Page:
So, in my imaginary world, if I were in charge of higher education, I would change a few things in the curriculum.
- I would require everyone to take at least one marketing class.
- I would require everyone to take at least one career workshop class.
- I would require every student, in every program of study, to do some kind of internship.
- I would require everyone to take at least one financial literacy class.
- I would require everyone to take at least one computer class.
This might seem like a lot of extra general education classes, but I think these would have been far more practical in my life than the American Heritage or biology classes my alma mater made me take. It wasn't a bad thing to take the required classes--I still hold a soft spot for Einstein after my physics class. But I think every student needs my suggested classes way more. Let me explain.
Marketing is necessary for everyone. Even if you work as an employee, you have to learn to sell yourself in an interview and sell your ideas to your boss. As a parent, you can't tell me that an understanding of advertising and negotiation won't help you teach your little ones some important lessons. Many people need a second income, and some marketing knowledge could give you the know-how to take what you've learned and turn it into a way to pay for that washing machine repair bill.
Sometimes in school, we're so busy studying the stuff that we forget to study what to do with it. Most of us will switch careers several times during our lives. The whole process would be a lot easier if we knew what some of the career options were.
Internships, aside from giving potential future employers free labor, are a way for someone trying to break into a field to make some great connections and get some real-world experience. When DH was at school, each student was required to complete an internship before graduation (in clinical lab science). I studied music, so that might seem harder, but I think forcing students to stretch their imaginations to find a placement in their field could help them be just as imaginative later on when they're trying to earn a living.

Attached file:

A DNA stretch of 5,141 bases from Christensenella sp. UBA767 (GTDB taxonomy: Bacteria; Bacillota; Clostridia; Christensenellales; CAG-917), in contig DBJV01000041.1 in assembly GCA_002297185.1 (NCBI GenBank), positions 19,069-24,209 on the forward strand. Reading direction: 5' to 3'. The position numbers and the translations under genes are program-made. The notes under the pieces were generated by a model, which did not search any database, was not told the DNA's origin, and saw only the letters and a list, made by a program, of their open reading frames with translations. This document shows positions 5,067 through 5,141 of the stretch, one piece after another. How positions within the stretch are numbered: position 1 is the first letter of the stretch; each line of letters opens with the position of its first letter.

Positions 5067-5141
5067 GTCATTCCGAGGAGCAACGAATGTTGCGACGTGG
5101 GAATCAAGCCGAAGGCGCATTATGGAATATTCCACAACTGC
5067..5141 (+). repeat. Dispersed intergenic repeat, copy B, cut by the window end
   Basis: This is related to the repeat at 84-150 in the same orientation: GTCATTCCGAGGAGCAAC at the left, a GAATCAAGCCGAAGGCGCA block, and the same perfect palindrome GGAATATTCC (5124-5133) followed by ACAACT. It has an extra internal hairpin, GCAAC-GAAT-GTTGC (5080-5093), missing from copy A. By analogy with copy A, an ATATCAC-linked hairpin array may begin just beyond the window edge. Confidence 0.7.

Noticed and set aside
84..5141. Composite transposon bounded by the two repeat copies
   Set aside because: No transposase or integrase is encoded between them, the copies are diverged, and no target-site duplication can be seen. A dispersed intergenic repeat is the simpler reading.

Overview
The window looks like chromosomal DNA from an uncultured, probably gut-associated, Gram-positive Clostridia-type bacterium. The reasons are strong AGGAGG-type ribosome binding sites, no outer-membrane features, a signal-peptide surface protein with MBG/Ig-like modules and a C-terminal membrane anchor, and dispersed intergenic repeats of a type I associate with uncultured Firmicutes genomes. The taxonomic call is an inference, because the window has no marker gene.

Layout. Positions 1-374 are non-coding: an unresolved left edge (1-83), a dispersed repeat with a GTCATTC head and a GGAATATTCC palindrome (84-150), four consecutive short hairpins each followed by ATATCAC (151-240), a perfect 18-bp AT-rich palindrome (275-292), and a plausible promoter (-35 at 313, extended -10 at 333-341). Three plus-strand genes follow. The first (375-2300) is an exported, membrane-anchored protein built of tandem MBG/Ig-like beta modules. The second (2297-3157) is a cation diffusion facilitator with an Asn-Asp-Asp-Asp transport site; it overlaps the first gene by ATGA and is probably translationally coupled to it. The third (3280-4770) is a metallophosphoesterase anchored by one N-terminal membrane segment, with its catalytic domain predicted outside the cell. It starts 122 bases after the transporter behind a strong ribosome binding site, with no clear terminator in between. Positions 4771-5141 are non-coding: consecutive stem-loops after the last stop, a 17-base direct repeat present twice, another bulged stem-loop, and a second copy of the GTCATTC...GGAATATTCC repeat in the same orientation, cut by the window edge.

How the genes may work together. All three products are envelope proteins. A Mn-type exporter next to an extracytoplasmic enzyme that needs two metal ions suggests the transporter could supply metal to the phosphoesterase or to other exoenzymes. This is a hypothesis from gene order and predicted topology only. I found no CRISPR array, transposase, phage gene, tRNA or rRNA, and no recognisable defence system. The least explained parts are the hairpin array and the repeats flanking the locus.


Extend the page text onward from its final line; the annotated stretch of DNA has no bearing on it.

I'm a cheapskate, so maybe I wouldn't need it as much as some, but making smart financial decisions doesn't come easily to everyone. We need to teach about money. Kids living at home or even in school have very little concept of how much money it takes to raise a real, actual family in the real, actual world. They're expected to make career decisions with very little experience to know how that decision will affect them later on.
Everyone should understand technology. Most kids these days get the basics. They at least know how enough to download apps, write an essay for school, and to annoy their parents by playing games all day. But how much more of an advantage will they have if they know how not just to use computers, but to create things that others can use? There is much more of a demand for computer scientists than we're supplying right now. If they don't want to become computer geeks, they could use their computer skills in whatever field they want to study.
In the real world, I can't decide what schools will or won't require their students to learn. But I do know what I'm going to make my kids learn (You want the tuition money? You take what I tell you to take!).
What do you think every student should learn to be better prepared for the real world?